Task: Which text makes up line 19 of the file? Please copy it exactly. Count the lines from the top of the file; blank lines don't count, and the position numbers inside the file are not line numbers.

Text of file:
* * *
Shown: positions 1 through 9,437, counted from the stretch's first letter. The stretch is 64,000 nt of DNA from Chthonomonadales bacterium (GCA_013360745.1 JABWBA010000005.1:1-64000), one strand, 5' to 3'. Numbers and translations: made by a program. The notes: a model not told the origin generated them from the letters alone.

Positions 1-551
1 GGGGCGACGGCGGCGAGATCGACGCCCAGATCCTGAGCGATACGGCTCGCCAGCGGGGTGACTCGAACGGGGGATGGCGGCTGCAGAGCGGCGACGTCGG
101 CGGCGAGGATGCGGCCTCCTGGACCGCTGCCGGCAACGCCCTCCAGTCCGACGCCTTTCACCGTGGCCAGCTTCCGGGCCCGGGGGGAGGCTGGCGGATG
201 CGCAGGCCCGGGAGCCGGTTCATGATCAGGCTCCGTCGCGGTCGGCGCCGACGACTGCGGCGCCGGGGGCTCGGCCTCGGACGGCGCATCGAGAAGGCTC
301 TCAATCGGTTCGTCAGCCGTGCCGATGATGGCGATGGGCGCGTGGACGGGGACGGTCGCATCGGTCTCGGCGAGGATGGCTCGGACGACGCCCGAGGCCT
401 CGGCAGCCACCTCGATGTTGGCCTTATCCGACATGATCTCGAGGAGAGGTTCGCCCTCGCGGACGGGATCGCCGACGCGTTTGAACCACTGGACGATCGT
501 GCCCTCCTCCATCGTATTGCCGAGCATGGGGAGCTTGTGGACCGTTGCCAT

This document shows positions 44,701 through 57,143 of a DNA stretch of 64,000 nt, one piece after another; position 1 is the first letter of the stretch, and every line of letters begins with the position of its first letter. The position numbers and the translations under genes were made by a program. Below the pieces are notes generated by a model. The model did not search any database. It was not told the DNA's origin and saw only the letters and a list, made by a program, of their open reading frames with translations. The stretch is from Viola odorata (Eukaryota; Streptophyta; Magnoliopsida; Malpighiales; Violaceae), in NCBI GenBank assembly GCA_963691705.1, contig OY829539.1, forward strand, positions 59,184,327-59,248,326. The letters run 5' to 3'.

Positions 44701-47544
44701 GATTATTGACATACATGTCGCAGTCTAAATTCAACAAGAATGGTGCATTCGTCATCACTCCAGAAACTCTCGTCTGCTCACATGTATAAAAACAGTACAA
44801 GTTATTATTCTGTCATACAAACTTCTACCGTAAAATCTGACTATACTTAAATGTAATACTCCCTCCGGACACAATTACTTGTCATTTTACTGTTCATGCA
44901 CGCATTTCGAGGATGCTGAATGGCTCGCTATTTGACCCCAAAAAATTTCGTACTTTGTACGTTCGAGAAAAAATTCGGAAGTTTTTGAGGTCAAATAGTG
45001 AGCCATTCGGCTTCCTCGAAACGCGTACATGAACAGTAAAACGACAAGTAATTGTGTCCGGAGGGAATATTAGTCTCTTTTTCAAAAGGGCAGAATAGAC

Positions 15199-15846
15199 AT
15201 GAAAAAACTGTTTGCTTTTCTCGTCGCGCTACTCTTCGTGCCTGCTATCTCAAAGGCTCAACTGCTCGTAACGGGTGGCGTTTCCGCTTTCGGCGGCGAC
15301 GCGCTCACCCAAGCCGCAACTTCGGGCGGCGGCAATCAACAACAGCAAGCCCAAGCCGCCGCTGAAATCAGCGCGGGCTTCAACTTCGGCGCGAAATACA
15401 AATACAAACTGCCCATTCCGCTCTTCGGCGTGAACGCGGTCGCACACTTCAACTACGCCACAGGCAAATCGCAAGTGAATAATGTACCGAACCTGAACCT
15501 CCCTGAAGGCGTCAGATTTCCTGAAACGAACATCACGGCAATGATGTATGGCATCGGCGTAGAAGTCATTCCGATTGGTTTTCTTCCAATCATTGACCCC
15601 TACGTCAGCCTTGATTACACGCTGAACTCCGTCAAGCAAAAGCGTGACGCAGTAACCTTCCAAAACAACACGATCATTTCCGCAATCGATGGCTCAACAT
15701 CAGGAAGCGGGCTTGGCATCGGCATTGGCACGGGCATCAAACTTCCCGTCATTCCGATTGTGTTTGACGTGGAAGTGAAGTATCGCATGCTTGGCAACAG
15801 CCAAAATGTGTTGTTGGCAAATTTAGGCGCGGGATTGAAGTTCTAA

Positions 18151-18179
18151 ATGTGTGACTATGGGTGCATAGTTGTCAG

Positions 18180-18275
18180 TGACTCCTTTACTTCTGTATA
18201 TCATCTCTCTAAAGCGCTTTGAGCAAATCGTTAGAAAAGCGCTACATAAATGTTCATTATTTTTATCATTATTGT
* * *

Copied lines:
15401 AATACAAACTGCCCATTCCGCTCTTCGGCGTGAACGCGGTCGCACACTTCAACTACGCCACAGGCAAATCGCAAGTGAATAATGTACCGAACCTGAACCT